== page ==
For Work / Against Work
Debates on the centrality of work

"A History of the Value Accorded to Work"

by Méda, Dominique; Vendramin, Patricia (2017)


The notion of work as an activity through which human beings transform the world in which they live, remaking it in their image and finding in this process one of their most important ways of participating in social life, is a recent and eminently modern idea. Since Antiquity, work has gradually come to occupy a more and more central place in societies, to the extent that it is possible to speak of “work-based societies”. Over recent centuries, new layers of meaning have accreted to the idea of work, expanding individuals’ expectations of it. Work is at one and the same time represented in economic calculation as a “factor of production”, to be utilised as efficiently as possible; seen as an opportunity for individual self-fulfilment; and treated as a basis for the distribution of income, rights and welfare. In those societies where the expressive dimension of work has come to be salient, the different, contradictory meanings attached to work all coexist, generating tensions. There are different approaches that can be taken to try and grasp people’s relationships to work: one can look to the major European surveys, which enable comparison but also have their limits, or engage in in-depth, face-to-face questioning. Either way, understanding relationships to work is a complex matter.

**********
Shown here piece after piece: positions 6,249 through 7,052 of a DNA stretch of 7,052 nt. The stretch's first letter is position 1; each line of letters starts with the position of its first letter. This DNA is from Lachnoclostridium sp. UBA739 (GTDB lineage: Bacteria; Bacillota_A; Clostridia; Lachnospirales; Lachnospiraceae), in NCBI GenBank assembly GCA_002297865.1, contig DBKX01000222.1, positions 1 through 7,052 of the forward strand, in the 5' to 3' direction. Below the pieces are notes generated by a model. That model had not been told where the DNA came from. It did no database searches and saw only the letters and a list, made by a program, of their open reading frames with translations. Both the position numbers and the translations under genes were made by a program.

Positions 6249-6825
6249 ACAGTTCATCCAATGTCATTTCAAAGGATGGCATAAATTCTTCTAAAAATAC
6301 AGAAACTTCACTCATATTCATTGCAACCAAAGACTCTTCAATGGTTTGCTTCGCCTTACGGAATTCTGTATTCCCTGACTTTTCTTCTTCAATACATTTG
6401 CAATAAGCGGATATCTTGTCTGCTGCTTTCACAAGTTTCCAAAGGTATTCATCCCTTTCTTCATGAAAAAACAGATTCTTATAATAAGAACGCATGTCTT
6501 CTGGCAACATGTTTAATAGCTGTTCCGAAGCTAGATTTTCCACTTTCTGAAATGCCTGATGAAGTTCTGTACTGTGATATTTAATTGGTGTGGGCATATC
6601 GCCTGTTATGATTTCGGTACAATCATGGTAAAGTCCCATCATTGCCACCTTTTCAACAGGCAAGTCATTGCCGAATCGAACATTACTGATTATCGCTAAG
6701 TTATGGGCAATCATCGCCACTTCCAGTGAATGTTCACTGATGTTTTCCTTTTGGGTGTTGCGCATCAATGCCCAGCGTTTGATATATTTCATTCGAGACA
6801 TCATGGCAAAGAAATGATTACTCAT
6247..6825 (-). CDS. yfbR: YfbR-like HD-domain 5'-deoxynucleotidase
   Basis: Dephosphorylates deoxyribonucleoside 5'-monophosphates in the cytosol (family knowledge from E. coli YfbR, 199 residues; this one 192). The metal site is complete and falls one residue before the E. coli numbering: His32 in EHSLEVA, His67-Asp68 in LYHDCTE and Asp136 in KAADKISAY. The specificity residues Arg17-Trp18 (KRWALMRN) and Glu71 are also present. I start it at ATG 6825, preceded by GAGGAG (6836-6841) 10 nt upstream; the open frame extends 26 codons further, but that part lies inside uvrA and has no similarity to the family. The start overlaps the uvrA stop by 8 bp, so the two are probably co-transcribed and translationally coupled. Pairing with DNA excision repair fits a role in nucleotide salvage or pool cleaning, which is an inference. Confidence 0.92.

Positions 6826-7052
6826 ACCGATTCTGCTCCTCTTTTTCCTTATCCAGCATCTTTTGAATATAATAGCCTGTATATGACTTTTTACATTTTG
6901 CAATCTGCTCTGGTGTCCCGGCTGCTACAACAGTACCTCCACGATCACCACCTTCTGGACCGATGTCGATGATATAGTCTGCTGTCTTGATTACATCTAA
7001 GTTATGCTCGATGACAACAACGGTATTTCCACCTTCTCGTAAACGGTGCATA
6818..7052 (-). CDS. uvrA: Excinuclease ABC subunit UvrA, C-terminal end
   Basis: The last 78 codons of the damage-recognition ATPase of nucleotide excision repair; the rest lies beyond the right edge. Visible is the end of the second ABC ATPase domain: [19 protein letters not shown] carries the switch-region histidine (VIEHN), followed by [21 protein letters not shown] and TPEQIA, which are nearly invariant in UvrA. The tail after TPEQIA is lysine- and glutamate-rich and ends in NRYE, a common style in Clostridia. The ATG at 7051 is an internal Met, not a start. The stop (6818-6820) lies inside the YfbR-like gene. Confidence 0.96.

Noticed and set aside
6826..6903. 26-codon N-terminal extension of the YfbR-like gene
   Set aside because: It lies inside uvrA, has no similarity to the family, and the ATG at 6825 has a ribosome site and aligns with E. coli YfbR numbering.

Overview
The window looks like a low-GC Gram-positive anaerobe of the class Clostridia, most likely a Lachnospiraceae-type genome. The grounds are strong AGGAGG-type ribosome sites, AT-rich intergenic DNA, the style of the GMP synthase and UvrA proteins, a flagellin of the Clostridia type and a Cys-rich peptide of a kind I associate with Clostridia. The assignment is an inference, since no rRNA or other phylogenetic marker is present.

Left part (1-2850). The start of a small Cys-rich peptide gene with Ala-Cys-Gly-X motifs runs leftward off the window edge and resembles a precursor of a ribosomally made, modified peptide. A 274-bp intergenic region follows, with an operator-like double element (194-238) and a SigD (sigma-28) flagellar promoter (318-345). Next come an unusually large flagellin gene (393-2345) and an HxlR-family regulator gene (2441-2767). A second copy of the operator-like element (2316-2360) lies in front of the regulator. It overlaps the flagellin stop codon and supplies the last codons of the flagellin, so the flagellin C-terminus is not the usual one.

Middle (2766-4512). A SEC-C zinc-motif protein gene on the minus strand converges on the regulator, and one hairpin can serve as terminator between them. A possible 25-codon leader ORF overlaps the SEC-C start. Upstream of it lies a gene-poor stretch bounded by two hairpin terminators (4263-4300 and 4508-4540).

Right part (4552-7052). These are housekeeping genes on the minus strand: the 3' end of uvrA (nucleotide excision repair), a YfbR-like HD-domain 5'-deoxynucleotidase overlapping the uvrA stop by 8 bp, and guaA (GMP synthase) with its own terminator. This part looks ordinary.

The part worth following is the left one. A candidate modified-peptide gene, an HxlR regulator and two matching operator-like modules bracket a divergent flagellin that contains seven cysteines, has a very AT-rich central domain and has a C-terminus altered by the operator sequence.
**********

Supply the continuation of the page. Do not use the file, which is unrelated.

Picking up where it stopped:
Méda, Sociology, Political Economy, European Context, Historiography, Historical Context, Antiquity



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